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How to keep access to all your franking credits under Labor

franking credit refunds

If you are a self-funded retiree with a self-managed super fund, chances are you are nervous about Labor’s policy to remove the refund of excess franking credits. But there is a way to keep all your franking credits.

You could switch partially or fully from an SMSF to an industry fund and set up an account-based pension. You would continue to get the franking credit benefit, which is worth 1% to 1.5%.

How does this work? While SMSFs and some retail funds are firmly in the firing line of Labor’s policy, industry funds have a different structure and most won’t lose any franking credits.

What this means is that the dilemma affects a certain sort of super fund but not others.

SMSFs have a small pool of assets and in the pension phase typically don’t have enough tax liabilities to offset any excess imputation credits.

But industry super funds do.

They typically pool their members’ savings, mixing the pre-retiree money with retiree money. For example, both types of members could be in the balanced investment option. Because the fund as an entity pays tax, individual members won’t be affected by the proposal.

An industry super fund lines up the tax liability with the franking credits at the end of the year and makes any adjustments for members. As long as there are enough tax liabilities to absorb the franking credits, none are lost.

Take AustralianSuper, Australia’s biggest fund with more than $140 billion of retirement savings from more than 2.2 million members from around 280,000 employers.

It won’t be affected by Labor’s changes and its members will continue to receive the franking credits. This is the same for many other industry funds.

The large amount of assets are pooled and the fund, rather than the individuals, pays tax.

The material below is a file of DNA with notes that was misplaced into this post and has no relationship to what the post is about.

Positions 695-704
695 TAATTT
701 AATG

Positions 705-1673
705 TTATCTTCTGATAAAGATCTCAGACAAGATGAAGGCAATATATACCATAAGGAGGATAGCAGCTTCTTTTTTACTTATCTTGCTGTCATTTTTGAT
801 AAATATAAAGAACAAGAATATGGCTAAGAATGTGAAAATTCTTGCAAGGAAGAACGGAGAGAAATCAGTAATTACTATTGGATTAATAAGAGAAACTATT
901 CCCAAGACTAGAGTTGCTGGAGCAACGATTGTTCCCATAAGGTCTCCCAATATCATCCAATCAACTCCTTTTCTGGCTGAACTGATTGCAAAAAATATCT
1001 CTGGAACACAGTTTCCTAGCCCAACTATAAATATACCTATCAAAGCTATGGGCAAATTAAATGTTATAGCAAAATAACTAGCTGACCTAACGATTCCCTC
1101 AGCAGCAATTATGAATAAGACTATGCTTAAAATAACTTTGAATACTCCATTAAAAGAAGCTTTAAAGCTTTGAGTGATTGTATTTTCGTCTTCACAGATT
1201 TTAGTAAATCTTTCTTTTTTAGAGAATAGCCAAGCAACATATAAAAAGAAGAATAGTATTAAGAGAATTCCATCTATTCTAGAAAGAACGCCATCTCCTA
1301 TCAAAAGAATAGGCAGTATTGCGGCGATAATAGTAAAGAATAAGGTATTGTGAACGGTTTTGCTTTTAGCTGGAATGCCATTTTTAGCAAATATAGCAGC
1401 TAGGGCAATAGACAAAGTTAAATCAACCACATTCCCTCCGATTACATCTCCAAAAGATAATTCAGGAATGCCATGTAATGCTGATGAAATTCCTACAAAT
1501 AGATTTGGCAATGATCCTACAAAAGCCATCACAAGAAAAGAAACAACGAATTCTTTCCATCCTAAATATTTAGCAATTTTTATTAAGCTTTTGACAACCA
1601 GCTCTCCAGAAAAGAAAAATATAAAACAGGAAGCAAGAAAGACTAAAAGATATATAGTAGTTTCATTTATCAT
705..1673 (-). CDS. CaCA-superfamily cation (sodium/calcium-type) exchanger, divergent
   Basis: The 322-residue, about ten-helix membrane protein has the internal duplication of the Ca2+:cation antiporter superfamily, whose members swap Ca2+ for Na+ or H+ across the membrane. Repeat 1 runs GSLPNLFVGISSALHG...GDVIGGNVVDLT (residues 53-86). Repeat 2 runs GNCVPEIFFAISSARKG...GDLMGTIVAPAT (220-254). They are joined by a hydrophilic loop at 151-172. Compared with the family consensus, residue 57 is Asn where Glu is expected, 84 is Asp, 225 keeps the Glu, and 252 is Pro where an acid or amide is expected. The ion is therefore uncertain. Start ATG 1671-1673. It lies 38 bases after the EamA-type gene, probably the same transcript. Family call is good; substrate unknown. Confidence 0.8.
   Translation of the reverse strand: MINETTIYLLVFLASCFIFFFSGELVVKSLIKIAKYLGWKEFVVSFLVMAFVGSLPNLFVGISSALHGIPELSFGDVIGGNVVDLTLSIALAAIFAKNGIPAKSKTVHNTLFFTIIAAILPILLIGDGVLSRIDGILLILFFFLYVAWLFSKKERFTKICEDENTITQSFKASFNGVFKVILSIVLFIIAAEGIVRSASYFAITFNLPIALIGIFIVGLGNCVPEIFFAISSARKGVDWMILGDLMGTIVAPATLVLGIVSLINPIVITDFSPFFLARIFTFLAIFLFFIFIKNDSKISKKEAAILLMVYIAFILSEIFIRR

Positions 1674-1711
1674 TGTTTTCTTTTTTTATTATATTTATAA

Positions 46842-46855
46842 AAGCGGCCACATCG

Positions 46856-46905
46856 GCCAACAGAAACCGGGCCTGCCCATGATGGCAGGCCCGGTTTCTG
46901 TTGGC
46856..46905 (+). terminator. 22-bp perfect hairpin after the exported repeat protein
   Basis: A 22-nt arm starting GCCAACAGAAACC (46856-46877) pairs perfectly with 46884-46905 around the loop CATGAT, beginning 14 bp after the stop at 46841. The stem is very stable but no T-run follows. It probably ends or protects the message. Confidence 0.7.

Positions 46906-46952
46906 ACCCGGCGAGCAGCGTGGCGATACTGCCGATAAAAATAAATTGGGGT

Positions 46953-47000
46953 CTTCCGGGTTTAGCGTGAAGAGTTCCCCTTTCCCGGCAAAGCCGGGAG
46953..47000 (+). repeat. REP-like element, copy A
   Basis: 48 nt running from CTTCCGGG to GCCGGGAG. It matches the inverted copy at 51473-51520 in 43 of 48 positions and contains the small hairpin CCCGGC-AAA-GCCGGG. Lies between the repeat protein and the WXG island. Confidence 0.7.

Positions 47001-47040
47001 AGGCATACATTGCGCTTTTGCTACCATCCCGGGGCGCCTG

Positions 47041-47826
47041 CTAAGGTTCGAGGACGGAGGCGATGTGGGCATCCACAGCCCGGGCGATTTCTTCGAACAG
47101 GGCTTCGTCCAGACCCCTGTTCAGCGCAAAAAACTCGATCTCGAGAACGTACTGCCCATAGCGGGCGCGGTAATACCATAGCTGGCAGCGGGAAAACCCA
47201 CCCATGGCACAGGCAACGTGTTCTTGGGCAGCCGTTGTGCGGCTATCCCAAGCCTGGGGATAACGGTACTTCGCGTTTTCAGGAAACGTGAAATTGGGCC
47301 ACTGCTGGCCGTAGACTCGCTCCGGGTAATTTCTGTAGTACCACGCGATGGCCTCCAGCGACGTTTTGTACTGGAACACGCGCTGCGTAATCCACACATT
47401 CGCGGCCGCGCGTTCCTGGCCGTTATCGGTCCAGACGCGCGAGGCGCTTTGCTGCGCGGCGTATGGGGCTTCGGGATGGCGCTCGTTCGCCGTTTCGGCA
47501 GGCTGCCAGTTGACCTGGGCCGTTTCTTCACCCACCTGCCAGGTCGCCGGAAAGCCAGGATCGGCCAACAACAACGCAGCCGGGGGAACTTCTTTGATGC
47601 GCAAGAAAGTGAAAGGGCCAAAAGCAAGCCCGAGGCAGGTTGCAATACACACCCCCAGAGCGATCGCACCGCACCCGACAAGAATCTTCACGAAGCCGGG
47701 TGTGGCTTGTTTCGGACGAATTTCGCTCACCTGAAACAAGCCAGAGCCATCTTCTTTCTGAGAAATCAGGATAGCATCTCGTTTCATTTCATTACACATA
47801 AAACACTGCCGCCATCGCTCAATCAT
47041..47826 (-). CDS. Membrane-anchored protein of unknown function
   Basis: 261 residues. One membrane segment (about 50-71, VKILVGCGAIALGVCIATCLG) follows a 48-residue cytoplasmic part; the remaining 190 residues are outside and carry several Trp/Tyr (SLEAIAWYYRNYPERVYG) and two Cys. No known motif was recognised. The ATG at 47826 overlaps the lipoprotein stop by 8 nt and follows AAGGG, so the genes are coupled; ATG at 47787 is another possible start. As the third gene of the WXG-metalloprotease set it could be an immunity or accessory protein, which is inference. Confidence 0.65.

Quite a few super funds – such as AustralianSuper, QSuper, CareSuper, Hostplus, Media Super and Cbus – offer direct investments, including the top 300 listed Australian shares, dozens of exchange traded funds and term deposits.

These investments are similar to many that are used by SMSFs. Often they have loaded up their exposure to high-dividend-paying Australian shares to receive an income (including franking credits).

There is some debate as to whether the member-direct options are free from Labor’s proposal to remove excess franking credits, with some industry funds saying the full impact won’t be clear until more details emerge of how the policy will be applied.

But there is a chance that even these options are part of the overall fund and won’t lose their franking credits.

Of course, everyone has different circumstances, particularly when it comes to tax, and you need to seek advice before you move from an SMSF to an industry fund.

Written by Susan Hely

Susan Hely

Susan has been a finance journalist for more than 30 years, beginning at the Australian Financial Review before moving to the Sydney Morning Herald. She edited a superannuation magazine, Superfunds, for the Association of Superannuation Funds of Australia, and writes regularly on superannuation and managed funds. She’s also author of the best-selling book Women and Money.

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  1. That won’t work in all cases. If you have franked dividends from direct share investments and you are too old to make super contributions, the franking credits are lost, assuming your income is below the tax threshold.

    If it is legislated as designed, I will lose my franking credits entirely. I do not qualify for the age pension because of the asset test, but my assets are insufficient to earn as much as the pension. The only option is to spend to reduce my assets so that I qualify for maybe a part pension. Then I will be able to claim the franking credits. Labor fails to recognise it is creating a new poverty trap with this appalling retiree tax.

    Maybe Labor won’t get elected. If they are elected, maybe this policy won’t get through the Senate or at least will be drastically altered.

    • Wrong Andyb, if you were not a pensioner March 2018, then you will never qualify for franking credit refunds.

      • Actually Richard that March 2018 criteria applies only to members of a SMSF. AndyB is talking about losing franking credits on his personally held shares and obtaining a partial age pension anytime in the future would enable him to claim the franking credit refunds at that point.